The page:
When the ball is turning, Kuldeep Yadav knows he always has a chance. On Saturday, still looking for his first wicket this IPL season, he had given up 33 runs from two overs against Delhi Capitals, when Dinesh Karthik tossed him the ball in the 18th. Kuldeep took one wicket for three runs to give KKR a foot in the door. He returned in the 20th, when Delhi needed six to win, and still took the game into a Super Over.
“There’s always a way,” he tells Sportstar . “Many times it happens with me that I concede runs. Sometimes the ball doesn't come out of your hand the way you want it to. Runs leak. Which is why I practise so much, to get that control. I know that with one wicket, I’m back in the game.”
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Kuldeep endured a difficult ODI series against Australia last month, when he averaged more than 30 over the five matches, at an economy rate in excess of six. But he is unhappy with any suggestion that batsmen find him easier to handle over time. There is no novelty to wear off, he argues.
“I’m not some mystery bowler,” says Kuldeep. “I don't consider myself a mystery bowler. If you're getting the ball to turn, any batsman will be troubled. If you're bowling flat and fast, then it becomes easy to bat. It shouldn’t matter if someone is playing me for the first time or the tenth time.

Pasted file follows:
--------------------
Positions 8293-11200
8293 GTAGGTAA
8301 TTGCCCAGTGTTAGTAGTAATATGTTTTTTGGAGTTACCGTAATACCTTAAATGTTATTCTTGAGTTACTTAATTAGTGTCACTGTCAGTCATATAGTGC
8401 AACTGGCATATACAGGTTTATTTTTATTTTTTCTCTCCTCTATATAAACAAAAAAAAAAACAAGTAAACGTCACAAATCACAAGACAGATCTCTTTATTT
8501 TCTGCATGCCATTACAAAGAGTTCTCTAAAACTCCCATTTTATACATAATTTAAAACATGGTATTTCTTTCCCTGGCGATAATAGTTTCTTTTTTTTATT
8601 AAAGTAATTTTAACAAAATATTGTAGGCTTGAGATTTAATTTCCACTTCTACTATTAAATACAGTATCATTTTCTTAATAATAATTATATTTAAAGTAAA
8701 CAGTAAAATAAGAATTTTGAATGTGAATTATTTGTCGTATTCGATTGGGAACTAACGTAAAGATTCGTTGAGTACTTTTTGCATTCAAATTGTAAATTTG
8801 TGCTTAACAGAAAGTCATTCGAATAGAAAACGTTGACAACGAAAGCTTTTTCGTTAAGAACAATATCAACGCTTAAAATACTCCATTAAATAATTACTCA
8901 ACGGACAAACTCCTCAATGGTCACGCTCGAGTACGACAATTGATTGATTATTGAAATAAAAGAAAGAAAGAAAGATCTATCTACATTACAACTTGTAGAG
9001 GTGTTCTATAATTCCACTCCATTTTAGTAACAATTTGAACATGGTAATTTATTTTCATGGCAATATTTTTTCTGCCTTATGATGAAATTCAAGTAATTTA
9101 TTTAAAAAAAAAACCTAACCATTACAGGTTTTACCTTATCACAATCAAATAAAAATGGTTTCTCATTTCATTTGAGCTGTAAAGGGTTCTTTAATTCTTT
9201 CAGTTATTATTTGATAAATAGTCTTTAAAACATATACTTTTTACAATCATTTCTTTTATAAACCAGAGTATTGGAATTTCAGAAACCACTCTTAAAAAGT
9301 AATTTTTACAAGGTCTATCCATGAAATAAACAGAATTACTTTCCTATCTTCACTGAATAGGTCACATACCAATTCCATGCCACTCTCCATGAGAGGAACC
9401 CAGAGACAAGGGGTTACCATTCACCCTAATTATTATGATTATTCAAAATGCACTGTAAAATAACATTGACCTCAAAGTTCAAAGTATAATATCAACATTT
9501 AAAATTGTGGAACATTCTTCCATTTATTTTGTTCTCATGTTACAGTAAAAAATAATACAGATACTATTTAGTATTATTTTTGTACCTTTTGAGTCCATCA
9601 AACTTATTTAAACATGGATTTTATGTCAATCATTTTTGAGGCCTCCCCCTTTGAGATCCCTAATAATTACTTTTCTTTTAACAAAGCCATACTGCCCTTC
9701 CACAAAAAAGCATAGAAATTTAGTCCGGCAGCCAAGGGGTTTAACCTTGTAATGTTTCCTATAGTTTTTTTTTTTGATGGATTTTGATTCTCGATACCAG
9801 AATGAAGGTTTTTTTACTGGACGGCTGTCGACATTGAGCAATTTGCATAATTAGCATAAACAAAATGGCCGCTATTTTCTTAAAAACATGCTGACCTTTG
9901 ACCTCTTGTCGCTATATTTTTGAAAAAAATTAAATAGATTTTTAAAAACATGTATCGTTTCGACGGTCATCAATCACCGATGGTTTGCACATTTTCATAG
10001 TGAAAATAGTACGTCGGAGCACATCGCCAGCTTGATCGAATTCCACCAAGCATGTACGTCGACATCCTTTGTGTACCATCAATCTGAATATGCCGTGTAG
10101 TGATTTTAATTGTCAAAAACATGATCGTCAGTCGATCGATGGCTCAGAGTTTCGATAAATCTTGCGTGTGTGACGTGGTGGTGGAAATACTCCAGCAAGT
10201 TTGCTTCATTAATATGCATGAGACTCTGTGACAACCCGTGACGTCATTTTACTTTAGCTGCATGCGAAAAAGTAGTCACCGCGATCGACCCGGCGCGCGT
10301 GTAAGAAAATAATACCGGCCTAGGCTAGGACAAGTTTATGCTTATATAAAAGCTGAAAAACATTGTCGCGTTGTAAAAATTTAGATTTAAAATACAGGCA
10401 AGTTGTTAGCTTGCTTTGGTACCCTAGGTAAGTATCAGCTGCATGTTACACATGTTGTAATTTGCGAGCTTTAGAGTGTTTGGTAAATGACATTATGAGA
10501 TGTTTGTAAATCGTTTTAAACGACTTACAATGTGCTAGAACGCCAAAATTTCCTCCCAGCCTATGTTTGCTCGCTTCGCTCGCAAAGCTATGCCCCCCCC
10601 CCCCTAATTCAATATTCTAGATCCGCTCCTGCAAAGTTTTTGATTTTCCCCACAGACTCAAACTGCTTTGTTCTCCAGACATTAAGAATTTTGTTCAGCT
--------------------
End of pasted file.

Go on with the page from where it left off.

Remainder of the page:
"Of course, facing me for the first time is harder because batsmen don’t face chinaman bowling every day. As they play, they get used to it. But that is when your skill comes into play — how you deceive the batsman with your turn, and your change of line and length.”
On Friday, Kuldeep will go up against RCB’s Yuzvendra Chahal. The two have formed an effective wrist-spinning partnership for India over the last year and a half, and will be relied upon heavily at the World Cup. Social media has dubbed the pair ‘Kulcha’ — a contraction of their two names.
“It’s a nice thing,” Kuldeep chuckles. “Chahal and I have known each other for eight or nine years now. He's like an elder brother to me. We support each other. On the ground, we plan a batsman's dismissal together. When we're bowling from opposite ends, we can feel the pressure build. It helps us take wickets.”
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Kuldeep signed for KKR in 2014 and has stayed there since. He has matured a great deal since he first joined the side as a teenager.
“People like Gauti bhai (former captain Gautam Gambhir) and Wasim Akram (former bowling coach) have helped me a great deal,” he says. “Wasim Akram liked me a lot; he always told me my future was bright. As a kid, I had started out as a fast bowler because he was my inspiration.”
Akram was glad, though, that Kuldeep had made the decision to switch to spin. “He once told me, 'It's good you didn't become a fast bowler,’” Kuldeep recalls. “‘Or you wouldn’t be sitting here.’”
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